Monday, April 4, 2016
Florida Nature Spot of the Week: Anclote Key Florida
Spring is in the air and it is the perfect time to explore Floridian Nature! The island of Anclote Key houses both the Anclote Key State Preserve and the Anclote National Wildlife Refuge. Accessible only by private boat, this island park has a lighthouse and wildlife area that is a sanctuary for rare and endangered species. Blue-green Gulf waters lap gently along the preserve´s beautiful four-mile-long beach. About 1,000 years ago this island was pushed up from the Gulf floor to rest on a limestone platform. Its geologic growth hasn’t stopped. Recent research has documented a 30 percent increase in the size of Anclote since 1957.
Much of the 180 acres encompassed by Anclote Key is very damp and marshy, which makes it hard to travel around unless you walk along the sand beaches. The color of the water resembles that of the Florida Keys because it is a turquoise-color. The island's intercoastal side, or eastern side, has no beach. Instead, it has mangroves and mushy mud, almost like quicksand. The western side, or Gulf of Mexico side, however, is sandy from the waves. There are more of the taller trees on this side, like palms and pines rather than shrubs and mangroves. From the top of the lighthouse, you can actually see the distinct line in which the island is split between short shrubs and tall trees. One of the wonderful things about this quiet, peaceful paradise is that you can literally pull up to an un-inhabited part of the island, set up your chairs, and enjoy your own personal part of the beach.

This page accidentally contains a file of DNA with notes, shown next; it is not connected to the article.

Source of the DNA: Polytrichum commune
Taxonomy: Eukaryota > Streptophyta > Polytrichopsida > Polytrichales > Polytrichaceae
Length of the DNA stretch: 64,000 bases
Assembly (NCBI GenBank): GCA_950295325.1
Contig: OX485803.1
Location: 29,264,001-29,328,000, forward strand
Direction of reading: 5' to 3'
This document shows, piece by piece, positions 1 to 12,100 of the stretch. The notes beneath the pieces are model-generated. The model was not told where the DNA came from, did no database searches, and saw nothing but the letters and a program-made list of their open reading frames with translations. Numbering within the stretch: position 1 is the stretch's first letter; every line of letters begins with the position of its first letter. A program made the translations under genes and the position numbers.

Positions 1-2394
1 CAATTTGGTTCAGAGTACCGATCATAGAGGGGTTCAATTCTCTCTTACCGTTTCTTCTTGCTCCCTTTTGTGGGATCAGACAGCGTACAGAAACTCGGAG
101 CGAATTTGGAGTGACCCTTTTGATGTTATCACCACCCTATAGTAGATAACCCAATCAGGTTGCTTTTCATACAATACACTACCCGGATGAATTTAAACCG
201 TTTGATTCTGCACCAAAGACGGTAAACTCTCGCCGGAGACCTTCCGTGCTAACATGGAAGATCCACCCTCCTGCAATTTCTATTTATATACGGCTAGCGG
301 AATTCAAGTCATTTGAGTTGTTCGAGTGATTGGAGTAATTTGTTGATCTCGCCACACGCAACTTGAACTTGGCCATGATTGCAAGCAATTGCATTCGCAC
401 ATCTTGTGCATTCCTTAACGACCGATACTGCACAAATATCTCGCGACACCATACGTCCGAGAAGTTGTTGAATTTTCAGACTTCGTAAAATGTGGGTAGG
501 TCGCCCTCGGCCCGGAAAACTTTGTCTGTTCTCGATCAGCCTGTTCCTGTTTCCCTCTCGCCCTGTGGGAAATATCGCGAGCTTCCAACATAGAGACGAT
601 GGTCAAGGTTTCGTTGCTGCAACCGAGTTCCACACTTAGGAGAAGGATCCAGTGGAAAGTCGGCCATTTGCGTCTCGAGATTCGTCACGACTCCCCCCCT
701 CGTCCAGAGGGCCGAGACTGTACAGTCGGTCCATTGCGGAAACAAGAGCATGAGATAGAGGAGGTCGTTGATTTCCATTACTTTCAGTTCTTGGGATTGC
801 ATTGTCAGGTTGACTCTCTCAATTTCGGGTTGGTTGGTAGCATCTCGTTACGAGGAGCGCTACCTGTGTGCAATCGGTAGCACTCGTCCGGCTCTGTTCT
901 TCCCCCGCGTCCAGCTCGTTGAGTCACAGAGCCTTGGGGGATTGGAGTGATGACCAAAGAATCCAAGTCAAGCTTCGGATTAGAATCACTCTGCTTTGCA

at 4:04 PM